Trump's endorsement hasn't always guaranteed victory - just ask former Sen. Luther Strange (R-Ala.) and Pennsylvania state Rep. Rick Saccone (R). But in South Carolina, the last-minute stop may be the edge McMaster needs to get those final few percentage points to get to 50.
The most expensive primary
David Trone made his fortune building Total Wine & More into one of the country's biggest booze purveyors. In the last four years, he's spent a ton of that fortune trying to win a seat in Congress.
Trone faces a crowded field of Democrats in the race to replace 2020 presidential candidate Rep. John Delaney (D), in a heavily gerrymandered district that stretches from the D.C. suburbs into Western Maryland.
When he ran for an open seat in a neighboring district in 2016, Trone spent more than $13 million of his own money - and finished second in the Democratic primary. This year, he's given his campaign more than $10 million. But unlike last cycle, Trone doesn't face a challenger with the grass-roots following of someone like Rep. Jamie Raskin (D), who won that pricey primary despite being grossly outspent.
Trone's most prominent challengers are state Sen. Roger Manno (D) and state Del. Aruna Miller (D). Miller is the only candidate to have raised more than $1 million. The winner of the Democratic primary is likely to keep control of a seat where Hillary Clinton beat President Trump by a 56 percent to 40 percent margin in 2016.
Picking Hickenlooper's successor in Colorado
The candidates vying to replace term-limited Colorado Gov. John Hickenlooper (D) have already spent a combined $24.6 million - more than twice what Hickenlooper and his GOP foe spent on the entire gubernatorial election four years ago.
Rep. Jared Polis (D) leads the spending race, having given his own campaign $11.2 million. He also leads former state Treasurer Cary Kennedy (D), who won the most delegates in internal party caucuses, former state Sen. Mike Johnston (D) and Lt. Gov. Donna Lynne (D).
On the GOP side, state Treasurer Walker Stapleton (R) has support from most of the state's prominent Republicans. He faces a challenge from former state Rep. Victor Mitchell (R) and Doug Robinson (R), a wealthy investment banker.
The Republican race is something of a dynastic clash. Stapleton is the second cousin of former President George W. Bush, while Robinson is Mitt Romney's nephew.
Both national Democrats and Republicans intend to take the race seriously in the fall, in a state where gubernatorial elections have been closely fought in recent years. Democrats are on a three-game winning streak right now; Republicans last elected a governor in 2002, when Bill Owens won reelection.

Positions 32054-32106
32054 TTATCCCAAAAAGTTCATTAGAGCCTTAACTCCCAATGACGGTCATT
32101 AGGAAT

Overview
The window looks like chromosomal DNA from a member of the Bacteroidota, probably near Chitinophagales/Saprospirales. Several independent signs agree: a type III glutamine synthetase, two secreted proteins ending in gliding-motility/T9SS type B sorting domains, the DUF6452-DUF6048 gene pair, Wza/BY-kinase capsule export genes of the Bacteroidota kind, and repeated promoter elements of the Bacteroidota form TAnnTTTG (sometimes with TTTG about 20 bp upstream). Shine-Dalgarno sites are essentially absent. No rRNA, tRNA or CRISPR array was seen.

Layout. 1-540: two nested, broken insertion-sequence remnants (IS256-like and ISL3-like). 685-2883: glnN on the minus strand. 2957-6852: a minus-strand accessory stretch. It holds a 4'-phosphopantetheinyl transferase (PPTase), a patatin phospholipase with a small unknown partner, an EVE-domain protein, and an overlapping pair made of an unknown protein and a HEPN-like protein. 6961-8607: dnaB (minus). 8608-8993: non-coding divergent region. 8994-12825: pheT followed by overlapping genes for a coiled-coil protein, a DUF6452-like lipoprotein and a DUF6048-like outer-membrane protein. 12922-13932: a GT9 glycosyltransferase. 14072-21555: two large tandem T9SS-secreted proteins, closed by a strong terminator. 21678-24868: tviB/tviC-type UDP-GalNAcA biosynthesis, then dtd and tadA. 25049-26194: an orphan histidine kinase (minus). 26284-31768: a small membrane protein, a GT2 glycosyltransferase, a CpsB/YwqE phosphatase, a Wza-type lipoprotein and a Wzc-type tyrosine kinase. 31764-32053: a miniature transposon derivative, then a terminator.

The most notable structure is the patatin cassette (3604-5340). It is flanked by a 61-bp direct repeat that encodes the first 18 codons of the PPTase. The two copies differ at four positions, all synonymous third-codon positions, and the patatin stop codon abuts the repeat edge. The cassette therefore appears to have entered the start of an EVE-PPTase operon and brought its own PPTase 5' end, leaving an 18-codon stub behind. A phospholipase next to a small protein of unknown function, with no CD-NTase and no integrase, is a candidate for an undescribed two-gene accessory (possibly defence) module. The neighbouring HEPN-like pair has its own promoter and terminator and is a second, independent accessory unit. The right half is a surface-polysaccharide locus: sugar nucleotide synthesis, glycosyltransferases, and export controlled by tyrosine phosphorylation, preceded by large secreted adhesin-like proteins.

A generation of pent-up Republican ambition is unleashing itself in Oklahoma, where a half-dozen promising contenders are competing for the chance to replace term-limited Gov. Mary Fallin (R).
If no candidate reaches a majority of the vote, the top two vote-getters will head to an Aug. 28 runoff. Lt. Gov. Todd Lamb (R) and former Oklahoma City Mayor Mick Cornett (R) lead recent polls, though self-funding businessman Kevin Stitt (R) has poured big money into his own campaign.
State Auditor Gary Jones (R), former state Rep. Dan Fisher (R) and former U.S. Attorney Gary Richardson (R) are struggling to gain traction.
The ultimate winner will likely face Drew Edmondson (D), a former Oklahoma attorney general and the last Democrat to win a statewide election.
Edmondson may appear to be a long shot in a state Trump won by 36 points in 2016, but Democrats have a history of doing well in Oklahoma gubernatorial races. Fallin's predecessor, Brad Henry (D), served two terms, and Republicans haven't elected two consecutive governors since Henry Bellmon and Dewey Bartlett in the 1960s.
In the back of your mind
A busy field of Republicans is vying for the right to replace Jim Bridenstine, who left his Tulsa-based congressional seat in Oklahoma to become the administrator of NASA earlier this year. Rep. Markwayne Mullin (R-Okla.) faces three primary challengers.
Attorney Jason Crow (D) is expected to easily win his party's nomination to face Rep. Mike Coffman (R-Colo.) in the Denver suburbs. Crow's main challenger, Levi Tillemann (D), complained that the deck was stacked against him after House Minority Whip Steny Hoyer (D-Md.) asked him to leave the race earlier this year.
Two prominent Democrats are fighting for the right to replace Polis in his Boulder-based seat. Sen. Kamala Harris (D-Calif.) has endorsed former University of Colorado Regent Joe Neguse, while some progressive groups are behind former Boulder County Democratic Party chairman Mark Williams, an Air Force veteran.
And Rep. John Curtis (R-Utah), fresh off his special election win earlier this year, will face a rematch against former state Rep. Chris Herrod (R), who finished second in that special election. A Salt Lake Tribune poll of Utah Republicans found Curtis leading Herrod by a whopping 57 percent to 21 percent margin.
--This report was updated at 1:53 p.m.